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I understand a spring under tension or relaxed, does the same thing, nothing. Using it causes it to wear out.
Absolutely true. Keeping a spring compressed does not cause it to "set." It's constant motion that will eventually fatigue it.
 

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I keep all my mags loaded, that I use, as well. There are a lot of mags I’ve bought that I’ve never taken out of their packaging.

I did buy some cheap plastic (not polymer) mags for my Ruger MkII back in the ‘80s. Kept them stored loaded and went to use them about 15 years later and they were deader’n a door knob. Springs permanently compressed. But, make note, those were bought on the cheap because I used to shoot several times a month.
 

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I only load when I am using the gun they go to. I store both guns and mags empty and I keep the mags with the gun they belong to.

The rule around the house is simple. If it's in the safe or in a case, it's empty. If it's not, then it's loaded- and that means a round chambered, too.

If I've gotta dig into the safe to get something to shoot, then I'm pretty much screwed anyhow because there's already been a LOT of shooting going on.
 

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I have never had problems with magazines loaded for a period of time. I have read that it is the loading unloading that weakens the spring as has been previously stated.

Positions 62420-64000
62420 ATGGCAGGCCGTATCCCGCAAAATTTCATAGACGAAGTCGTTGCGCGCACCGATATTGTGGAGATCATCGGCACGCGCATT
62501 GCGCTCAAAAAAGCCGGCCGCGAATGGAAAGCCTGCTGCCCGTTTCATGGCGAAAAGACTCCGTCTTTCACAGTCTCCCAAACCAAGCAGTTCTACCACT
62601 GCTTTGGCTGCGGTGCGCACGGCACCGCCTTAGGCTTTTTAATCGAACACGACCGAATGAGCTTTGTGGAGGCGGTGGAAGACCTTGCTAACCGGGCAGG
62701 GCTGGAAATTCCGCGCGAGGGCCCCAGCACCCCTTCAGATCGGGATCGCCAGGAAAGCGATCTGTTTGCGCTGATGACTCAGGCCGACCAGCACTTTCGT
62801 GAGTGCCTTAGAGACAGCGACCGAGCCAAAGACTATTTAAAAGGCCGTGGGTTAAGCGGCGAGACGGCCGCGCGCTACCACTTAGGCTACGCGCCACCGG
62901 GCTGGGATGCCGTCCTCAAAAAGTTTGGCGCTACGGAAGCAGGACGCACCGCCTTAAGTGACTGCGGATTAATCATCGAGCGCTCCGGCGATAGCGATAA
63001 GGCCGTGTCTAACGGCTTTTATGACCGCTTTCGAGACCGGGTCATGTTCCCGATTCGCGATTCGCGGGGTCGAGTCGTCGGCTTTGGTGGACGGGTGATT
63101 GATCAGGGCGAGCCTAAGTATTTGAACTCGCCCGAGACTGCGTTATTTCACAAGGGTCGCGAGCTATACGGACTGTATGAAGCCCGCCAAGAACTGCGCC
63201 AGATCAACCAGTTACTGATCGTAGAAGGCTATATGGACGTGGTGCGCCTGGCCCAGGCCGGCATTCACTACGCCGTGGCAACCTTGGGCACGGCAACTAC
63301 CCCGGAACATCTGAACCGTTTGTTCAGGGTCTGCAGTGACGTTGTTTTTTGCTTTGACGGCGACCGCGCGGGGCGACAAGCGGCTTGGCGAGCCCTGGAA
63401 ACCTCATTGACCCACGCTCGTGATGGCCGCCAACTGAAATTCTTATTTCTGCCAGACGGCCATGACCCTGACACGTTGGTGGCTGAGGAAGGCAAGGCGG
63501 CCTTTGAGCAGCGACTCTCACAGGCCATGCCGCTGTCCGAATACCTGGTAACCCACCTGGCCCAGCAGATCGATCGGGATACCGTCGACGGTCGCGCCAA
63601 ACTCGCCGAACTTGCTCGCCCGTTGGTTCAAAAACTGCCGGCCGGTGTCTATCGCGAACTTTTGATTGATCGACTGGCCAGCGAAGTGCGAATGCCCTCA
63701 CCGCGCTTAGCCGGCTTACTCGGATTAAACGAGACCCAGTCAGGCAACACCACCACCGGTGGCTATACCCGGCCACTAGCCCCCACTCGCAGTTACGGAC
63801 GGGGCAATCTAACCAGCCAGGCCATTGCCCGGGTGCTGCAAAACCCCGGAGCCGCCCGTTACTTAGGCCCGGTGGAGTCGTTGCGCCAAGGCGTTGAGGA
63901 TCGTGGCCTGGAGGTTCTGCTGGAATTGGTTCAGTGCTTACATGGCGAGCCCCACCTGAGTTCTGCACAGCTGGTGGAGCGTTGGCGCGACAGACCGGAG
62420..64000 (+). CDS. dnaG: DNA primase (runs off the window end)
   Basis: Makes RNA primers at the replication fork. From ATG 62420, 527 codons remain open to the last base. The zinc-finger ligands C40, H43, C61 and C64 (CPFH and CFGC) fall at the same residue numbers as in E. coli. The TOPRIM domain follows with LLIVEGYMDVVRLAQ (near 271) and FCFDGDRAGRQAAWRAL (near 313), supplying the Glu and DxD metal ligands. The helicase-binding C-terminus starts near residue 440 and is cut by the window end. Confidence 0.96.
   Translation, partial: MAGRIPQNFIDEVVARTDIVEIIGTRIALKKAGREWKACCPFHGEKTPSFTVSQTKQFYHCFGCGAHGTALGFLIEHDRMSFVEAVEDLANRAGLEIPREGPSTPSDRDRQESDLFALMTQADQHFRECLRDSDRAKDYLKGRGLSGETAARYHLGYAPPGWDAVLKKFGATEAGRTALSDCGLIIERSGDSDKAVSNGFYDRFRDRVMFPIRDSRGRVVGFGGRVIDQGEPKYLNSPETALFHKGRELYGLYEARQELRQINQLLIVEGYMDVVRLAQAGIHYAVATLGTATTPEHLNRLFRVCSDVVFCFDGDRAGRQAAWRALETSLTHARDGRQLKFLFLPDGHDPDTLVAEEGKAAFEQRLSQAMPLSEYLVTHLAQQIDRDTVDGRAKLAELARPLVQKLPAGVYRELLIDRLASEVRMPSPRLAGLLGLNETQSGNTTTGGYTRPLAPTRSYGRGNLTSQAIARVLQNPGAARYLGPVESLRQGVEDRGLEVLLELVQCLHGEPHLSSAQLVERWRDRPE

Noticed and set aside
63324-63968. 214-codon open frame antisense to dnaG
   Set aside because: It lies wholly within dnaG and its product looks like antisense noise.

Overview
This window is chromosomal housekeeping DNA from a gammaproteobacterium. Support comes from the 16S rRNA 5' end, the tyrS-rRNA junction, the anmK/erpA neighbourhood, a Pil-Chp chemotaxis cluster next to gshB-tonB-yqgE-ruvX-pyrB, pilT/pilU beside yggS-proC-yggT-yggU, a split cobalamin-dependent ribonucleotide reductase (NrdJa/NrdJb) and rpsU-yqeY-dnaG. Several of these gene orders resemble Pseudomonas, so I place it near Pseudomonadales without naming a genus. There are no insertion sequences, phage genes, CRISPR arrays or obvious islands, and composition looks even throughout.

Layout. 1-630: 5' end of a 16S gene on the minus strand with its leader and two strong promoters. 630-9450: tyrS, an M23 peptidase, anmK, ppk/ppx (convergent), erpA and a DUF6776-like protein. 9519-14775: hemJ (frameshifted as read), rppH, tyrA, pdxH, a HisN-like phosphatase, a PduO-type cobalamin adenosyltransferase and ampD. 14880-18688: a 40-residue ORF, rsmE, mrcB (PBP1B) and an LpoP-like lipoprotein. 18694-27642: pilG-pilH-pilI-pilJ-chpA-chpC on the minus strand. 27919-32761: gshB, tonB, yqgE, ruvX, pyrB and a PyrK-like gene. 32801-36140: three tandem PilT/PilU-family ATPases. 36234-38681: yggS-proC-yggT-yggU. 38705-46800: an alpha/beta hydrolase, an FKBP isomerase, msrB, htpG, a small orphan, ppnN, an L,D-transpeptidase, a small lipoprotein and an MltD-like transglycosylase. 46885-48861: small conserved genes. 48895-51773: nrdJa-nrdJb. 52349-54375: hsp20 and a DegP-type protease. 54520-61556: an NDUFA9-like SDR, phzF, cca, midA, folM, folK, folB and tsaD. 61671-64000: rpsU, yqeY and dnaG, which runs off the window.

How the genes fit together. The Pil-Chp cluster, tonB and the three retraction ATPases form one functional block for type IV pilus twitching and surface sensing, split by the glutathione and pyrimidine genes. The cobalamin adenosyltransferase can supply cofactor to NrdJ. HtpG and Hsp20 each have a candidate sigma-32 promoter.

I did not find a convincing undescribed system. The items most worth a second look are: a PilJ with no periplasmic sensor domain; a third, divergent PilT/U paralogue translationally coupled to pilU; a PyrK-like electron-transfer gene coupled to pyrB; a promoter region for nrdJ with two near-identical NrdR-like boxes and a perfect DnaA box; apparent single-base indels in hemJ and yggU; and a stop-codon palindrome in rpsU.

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I never worry about this with my revolvers. BONUS! :D
 

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I've watched videos on the subject, and according to them you have to keep your magazines loaded for over a decade in order to damage the springs to the point that it'll cause malfunctions.

If springs were as easily worn out as folks seem to think, then I'm pretty sure that the majority of antique firearms would be terribly unreliable, yet there are folks who own functional/reliable old military/police surplus firearms which not only were likely kept loaded for extended periods of time, but were also carried daily, exposed to the elements/harsh conditions, weren't always properly maintained, and were most likely fired often as well. The way I see it, if there are firearms out there that were rode that hard for decades, stored under less than ideal conditions for extended periods of time, and yet still prove reliable to this day, then I see no good reason to expect that leaving magazines loaded for a few months or even years at a time is going to render them inoperable.

Besides, I can safely say due to experience that springs are worn out more by repeated compression and decompression than they are remaining in a compressed state, ergo if anything, I would assume that you're more likely to wear magazine springs out more by repeatedly loading/unloading them than you are simply leaving them loaded.
 
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Some of my mags have been kept loaded for 10 or more years, and I've never had a problem which I can attribute to spring "set". Most of the mags for my guns are loaded. I do take the loaded ones to the range on a regular basis. I'll shoot some of my SD ammo, and then range ammo. They go back in the safe loaded with SD rounds.
 

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I keep a few mags loaded with SD but different mags each range trip so I kinda rotate stock especially the two PT 1911's